Determining the amount of house you can afford depends largely on your salary.
Mortgage payments encompass the principal and interest on your home loan, and sometimes include property or real estate taxes as well
Whether you want to assess affordability based on your current income or determine the income needed to afford your dream home, this guide can assist you in deciding the portion of your income that should be allocated to monthly mortgage payments. Typically, these payments are divided among principal, interest, taxes, and insurance.
While most homeowners make monthly payments, other options like bi-monthly or bi-weekly payments are available. Several approaches can help you determine the appropriate portion of your salary for mortgage payments. Ultimately, affordability is influenced by factors such as income, personal circumstances, financial goals, and existing debts. Here are some rule-of-thumb concepts to calculate affordability:
The 28% mortgage rule suggests spending 28% or less of your monthly gross income on mortgage payments, including principal, interest, taxes, and insurance. To apply this rule, multiply your monthly gross income by 28%. For instance, if your monthly income is $10,000, the calculation would be $10,000 x 0.28 = $2,800. Therefore, your monthly mortgage payment should not exceed $2,800.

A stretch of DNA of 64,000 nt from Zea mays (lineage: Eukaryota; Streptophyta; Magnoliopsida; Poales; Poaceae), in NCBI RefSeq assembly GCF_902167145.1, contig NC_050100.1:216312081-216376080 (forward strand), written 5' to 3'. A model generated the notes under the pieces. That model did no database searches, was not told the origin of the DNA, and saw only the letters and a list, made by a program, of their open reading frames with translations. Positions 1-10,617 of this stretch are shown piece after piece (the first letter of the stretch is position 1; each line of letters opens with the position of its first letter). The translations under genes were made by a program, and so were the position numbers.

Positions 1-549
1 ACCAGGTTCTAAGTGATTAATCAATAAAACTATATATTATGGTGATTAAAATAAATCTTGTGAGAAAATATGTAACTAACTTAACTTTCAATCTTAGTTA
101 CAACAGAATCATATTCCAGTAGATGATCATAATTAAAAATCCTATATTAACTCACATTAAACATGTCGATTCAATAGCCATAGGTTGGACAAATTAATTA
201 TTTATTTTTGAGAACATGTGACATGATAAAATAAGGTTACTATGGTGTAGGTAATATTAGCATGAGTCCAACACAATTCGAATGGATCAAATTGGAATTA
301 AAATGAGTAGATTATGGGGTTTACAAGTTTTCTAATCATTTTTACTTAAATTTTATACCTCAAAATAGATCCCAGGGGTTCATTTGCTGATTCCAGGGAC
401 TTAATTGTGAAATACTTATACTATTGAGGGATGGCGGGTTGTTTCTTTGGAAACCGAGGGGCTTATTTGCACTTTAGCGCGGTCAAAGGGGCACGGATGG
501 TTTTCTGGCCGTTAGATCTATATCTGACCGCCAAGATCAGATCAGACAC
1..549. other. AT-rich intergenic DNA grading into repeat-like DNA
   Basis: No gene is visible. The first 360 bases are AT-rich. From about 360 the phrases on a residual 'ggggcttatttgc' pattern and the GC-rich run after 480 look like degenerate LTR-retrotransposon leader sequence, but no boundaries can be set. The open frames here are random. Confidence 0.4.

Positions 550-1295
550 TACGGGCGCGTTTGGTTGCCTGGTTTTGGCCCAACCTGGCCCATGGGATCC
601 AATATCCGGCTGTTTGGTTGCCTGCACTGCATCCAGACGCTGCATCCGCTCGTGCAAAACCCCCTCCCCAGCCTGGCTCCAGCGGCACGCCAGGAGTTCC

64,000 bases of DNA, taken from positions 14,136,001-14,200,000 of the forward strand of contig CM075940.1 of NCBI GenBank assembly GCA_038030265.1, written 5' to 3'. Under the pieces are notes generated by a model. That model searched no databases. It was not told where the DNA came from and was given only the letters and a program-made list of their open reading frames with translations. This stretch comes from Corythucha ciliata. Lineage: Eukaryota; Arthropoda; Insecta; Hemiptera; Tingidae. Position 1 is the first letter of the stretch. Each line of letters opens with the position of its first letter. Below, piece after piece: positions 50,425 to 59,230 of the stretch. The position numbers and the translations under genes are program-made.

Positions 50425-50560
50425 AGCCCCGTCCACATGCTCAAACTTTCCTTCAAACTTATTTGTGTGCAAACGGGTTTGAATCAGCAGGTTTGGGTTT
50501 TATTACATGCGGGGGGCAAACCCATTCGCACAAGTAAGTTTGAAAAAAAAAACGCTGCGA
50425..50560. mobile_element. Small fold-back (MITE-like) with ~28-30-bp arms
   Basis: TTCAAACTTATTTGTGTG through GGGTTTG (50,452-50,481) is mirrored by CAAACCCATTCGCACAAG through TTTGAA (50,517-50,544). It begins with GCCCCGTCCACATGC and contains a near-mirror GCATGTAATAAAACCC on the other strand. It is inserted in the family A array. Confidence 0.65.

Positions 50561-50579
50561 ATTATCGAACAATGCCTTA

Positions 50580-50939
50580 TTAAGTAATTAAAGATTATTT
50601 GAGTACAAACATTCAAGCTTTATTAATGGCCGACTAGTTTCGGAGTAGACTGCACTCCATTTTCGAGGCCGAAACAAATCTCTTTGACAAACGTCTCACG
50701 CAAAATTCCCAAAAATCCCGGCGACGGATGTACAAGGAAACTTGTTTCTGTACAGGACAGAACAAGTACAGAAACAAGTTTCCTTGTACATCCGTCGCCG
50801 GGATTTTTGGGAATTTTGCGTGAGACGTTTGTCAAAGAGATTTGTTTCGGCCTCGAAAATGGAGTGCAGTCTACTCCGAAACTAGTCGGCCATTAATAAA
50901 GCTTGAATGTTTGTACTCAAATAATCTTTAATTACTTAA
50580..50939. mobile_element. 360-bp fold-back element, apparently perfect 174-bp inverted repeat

The 35% / 45% model considers your total monthly debt, including mortgage payments, which should not exceed 35% of your pre-tax income or 45% of your after-tax income. To determine affordability with this model, multiply your gross income before taxes by 35%, and your monthly gross income after tax by 45%.
The affordable range falls between these two figures
For example, if your income is $10,000 before taxes and $8,000 after taxes, the calculations would be $10,000 x 0.35 = $3,500 and $8,000 x 0.45 = $3,600. In this case, you can afford between $3,500 and $3,600 per month. This model allows for more excellent monthly mortgage payment options compared to other models.
Another 25% post-tax model, states that your total monthly debt should be 25% or less of your post-tax income. Suppose you earn $5,000 after taxes. By multiplying $5,000 by 0.25, you can spend up to $1,250 on your monthly mortgage payment. However, this model offers less spending capacity compared to other calculation models.